Most people understand the value of wills, at least at a basic level. Wills can allow you to make and communicate decisions about how you want your assets divided up upon your death. However, wills are governed by a fairly dense and arcane set of laws, they are subject to probate, and they are limited in flexibility. You can decide how big each piece of the pie is and who gets which piece, but that’s largely the end of your control. Trusts, however, offer much more flexibility and a much wider range of options. There are two kinds of trusts: revocable and irrevocable.
An irrevocable trust, as its name suggests, is locked into place once formed and may not be changed except according to the terms of the trust. Irrevocable trusts may be testamentary in nature (created through a will), or they may be revocable trusts that have experienced the death of the creator (also known as the settlor) and have, thus, become irrevocable. An irrevocable trust allows the settlor to appoint a trustee to manage the trust’s affair according to the terms of the trust. Trust terms can mostly be as detailed or as general as the settlor would like. They can provide for the assets of the trust to be managed through investment and then distributed to the beneficiaries at a certain age, or they can create very complex requirements for staged distributions, directed investments, payment of living expenses for beneficiaries over time, etc.
Revocable trusts, also known as living trusts, allow a living person to title their assets to the trust and then manage them during their lifetime. However, unlike a will which may be subject to probate upon death and tie up those assets for a lengthy period of time, the trust may transfer to an irrevocable trust upon the death of the settlor or may immediately distribute the assets without waiting on the probate process.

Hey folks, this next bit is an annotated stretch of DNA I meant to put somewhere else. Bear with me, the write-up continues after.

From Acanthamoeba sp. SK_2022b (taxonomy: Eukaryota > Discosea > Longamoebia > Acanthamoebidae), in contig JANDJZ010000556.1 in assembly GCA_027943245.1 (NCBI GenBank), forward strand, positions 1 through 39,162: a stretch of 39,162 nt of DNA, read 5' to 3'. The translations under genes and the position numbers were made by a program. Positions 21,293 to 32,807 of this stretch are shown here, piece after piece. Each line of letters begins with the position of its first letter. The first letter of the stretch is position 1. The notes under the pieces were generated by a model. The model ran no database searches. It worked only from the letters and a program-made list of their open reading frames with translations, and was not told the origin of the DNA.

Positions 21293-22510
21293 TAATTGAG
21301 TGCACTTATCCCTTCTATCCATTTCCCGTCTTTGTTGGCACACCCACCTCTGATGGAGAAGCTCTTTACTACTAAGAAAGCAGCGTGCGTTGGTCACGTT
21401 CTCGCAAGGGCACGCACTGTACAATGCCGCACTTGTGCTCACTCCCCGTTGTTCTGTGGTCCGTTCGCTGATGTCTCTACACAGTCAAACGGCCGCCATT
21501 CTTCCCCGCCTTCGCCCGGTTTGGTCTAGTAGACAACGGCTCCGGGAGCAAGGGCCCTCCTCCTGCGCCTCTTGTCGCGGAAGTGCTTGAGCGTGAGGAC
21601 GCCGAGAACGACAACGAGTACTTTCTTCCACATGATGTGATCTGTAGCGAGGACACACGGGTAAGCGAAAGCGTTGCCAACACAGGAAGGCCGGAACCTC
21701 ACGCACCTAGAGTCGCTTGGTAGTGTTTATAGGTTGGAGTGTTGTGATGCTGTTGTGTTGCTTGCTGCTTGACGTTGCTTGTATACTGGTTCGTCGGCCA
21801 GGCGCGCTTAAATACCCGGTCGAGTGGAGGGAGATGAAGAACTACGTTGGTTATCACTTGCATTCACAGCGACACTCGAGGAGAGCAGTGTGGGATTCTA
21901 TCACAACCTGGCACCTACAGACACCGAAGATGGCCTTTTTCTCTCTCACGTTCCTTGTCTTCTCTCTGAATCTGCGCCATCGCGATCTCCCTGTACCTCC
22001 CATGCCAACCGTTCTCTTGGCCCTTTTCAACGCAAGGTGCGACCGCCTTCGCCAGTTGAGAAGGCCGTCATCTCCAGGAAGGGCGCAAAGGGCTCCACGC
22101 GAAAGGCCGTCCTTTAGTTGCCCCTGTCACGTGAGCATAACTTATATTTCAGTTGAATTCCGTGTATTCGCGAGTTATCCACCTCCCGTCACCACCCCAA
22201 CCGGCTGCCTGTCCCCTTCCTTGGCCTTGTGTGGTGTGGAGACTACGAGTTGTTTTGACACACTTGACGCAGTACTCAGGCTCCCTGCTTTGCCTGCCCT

Trusts can also serve various other practical uses. Trust details may be kept private from everyone but the trustee and beneficiaries, whereas a will’s contents become a matter of public record upon probate. A revocable trust may be utilized to compartmentalize assets in a marriage, a useful tool when one spouse may own a business and the other would like to shield assets from legal claims that may arise from that business. A trust may also be utilized as a de facto pre- or post-nuptial agreement wherein the spouses decide which property may be kept out of the community pot in case of a divorce.
The practical uses of trusts are too ranging and varied to list exhaustively in this article, but an experience attorney can help guide you through this process. If you have questions or would like to explore the ways in which a trust can help your family achieve its financial aims, please contact the Indiana estate planning attorneys at McNeelyLaw LLP.
This McNeelyLaw LLP publication should not be construed as legal advice or legal opinion of any specific facts or circumstances. The contents are intended for general informational purposes only, and you are urged to consult your lawyer on any specific legal questions you may have concerning your situation.